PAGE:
• President Ronald Reagan, Jan. 30, 1984: "Exports create and sustain jobs for millions of American workers and contribute to the growth and strength of the United States economy. The Export-Import Bank contributes in a significant way to our nation's export sales."
Win at life! Isn't that what we all want to do? That is the headline gracing one of the magazines sitting on our coffee table. I guess the real question is, "what defines winning at life?" After all, life has a pretty broad playing field. Maybe what best defines winning in life is society's dire need to be in control. Everyone values their independence and sense of control, right?
Editor, Recently, I've spotted some news headlines - around the region, state and country - that I never thought I'd see. It really makes me wonder, "Whatever were they thinking?"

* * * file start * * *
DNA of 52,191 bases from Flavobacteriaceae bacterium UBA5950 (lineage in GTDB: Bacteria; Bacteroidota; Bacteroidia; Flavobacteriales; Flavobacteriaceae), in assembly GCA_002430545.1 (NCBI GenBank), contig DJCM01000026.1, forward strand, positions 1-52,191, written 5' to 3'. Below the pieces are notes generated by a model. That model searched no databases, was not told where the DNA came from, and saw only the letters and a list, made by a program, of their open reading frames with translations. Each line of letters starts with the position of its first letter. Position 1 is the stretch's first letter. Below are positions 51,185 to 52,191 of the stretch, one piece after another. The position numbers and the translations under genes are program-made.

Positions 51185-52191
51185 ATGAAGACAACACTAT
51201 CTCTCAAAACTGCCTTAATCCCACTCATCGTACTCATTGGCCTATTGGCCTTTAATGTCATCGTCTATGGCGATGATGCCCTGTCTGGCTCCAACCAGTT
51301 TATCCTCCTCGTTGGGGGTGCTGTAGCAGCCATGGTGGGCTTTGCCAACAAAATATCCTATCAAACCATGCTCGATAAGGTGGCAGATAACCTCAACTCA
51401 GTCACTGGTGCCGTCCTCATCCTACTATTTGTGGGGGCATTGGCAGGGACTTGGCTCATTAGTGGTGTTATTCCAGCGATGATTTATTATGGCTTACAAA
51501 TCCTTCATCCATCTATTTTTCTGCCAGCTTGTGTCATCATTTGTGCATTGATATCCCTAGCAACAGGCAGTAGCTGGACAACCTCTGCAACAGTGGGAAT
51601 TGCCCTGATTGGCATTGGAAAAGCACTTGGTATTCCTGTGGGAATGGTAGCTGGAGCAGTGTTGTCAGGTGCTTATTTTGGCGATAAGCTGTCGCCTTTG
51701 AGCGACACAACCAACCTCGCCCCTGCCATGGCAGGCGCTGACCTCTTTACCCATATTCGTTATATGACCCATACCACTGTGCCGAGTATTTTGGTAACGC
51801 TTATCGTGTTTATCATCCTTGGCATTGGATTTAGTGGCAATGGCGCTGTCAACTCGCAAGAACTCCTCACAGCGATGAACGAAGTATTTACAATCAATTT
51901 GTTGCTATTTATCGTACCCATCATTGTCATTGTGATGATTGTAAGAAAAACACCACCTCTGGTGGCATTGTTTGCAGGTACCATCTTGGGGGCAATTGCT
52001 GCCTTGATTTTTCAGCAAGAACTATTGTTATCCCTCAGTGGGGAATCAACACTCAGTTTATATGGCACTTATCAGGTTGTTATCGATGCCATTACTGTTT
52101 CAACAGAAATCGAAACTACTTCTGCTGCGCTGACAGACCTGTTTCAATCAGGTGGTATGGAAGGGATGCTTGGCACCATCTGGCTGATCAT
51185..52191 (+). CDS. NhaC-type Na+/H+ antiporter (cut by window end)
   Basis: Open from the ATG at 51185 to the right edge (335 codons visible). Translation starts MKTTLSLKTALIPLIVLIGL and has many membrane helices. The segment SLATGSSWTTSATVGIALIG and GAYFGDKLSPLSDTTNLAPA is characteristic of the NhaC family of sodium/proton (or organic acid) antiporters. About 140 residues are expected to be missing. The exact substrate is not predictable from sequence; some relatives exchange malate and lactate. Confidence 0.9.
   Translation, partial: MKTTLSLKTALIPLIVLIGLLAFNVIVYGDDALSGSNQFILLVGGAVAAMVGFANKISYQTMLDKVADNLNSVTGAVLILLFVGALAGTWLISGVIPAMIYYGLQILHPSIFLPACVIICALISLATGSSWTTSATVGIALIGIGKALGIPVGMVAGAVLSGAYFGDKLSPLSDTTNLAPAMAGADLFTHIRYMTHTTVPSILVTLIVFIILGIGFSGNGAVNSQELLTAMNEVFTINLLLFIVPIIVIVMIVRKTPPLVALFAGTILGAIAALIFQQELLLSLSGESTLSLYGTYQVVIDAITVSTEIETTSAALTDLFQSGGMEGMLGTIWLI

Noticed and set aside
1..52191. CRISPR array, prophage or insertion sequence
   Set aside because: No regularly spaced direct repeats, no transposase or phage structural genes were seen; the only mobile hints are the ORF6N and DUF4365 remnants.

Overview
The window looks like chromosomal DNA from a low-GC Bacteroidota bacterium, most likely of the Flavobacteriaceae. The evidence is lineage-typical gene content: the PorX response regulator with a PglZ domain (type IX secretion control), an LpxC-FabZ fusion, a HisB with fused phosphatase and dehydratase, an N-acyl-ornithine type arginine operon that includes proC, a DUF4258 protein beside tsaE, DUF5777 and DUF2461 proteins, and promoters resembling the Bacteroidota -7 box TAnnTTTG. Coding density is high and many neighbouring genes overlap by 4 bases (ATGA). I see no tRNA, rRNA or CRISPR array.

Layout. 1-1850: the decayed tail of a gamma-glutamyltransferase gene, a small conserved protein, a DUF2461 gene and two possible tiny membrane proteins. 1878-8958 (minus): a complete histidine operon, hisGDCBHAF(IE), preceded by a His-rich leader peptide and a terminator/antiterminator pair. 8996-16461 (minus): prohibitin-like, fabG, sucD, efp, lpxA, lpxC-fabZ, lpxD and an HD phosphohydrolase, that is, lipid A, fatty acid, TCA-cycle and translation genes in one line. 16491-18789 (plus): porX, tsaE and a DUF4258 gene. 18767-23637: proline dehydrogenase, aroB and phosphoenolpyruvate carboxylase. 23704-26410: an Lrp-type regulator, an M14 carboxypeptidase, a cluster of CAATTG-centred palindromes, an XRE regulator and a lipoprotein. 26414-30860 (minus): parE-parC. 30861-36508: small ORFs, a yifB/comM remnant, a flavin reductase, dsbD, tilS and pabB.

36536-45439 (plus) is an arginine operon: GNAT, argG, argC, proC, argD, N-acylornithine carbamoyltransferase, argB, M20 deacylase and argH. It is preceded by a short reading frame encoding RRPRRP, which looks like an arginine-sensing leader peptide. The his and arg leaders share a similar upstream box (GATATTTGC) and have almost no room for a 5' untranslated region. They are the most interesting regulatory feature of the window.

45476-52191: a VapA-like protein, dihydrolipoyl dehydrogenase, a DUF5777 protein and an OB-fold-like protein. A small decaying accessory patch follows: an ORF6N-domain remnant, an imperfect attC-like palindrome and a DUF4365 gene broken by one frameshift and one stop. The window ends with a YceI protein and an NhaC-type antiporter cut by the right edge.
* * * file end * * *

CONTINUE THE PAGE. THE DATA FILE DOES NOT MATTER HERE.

Editor, The following is an open letter on sequestration to Senate Majority Leader Harry Reid, D-Nevada, from retired U.S. Army Gen. Gordon R. Sullivan, head of the Association of the United States Army:
Remember the story of "The Little Engine That Could"? That could well describe the city of Dalton, a town of some 34,000 nestled in the corner of northwest Georgia, not far from the Tennessee line.
Lately, I've been thinking about the treasure trove that can be found in life's challenging times - the wisdom, the victories, the emotional muscle built and, of course, the stories. As those who know me well often say with a smile, "It's always about the story with her."
I realize, perhaps better than anyone, that it's not polite to ask others about their reproductive plans. I've long ranted about how much it annoyed me when friends, family members and even perfect strangers would inquire about a possible plunge into parenthood. Even now, as most of my readers know, I get aggravated when people ask whether my 2-year-old daughter, Reese, will ever be a sister.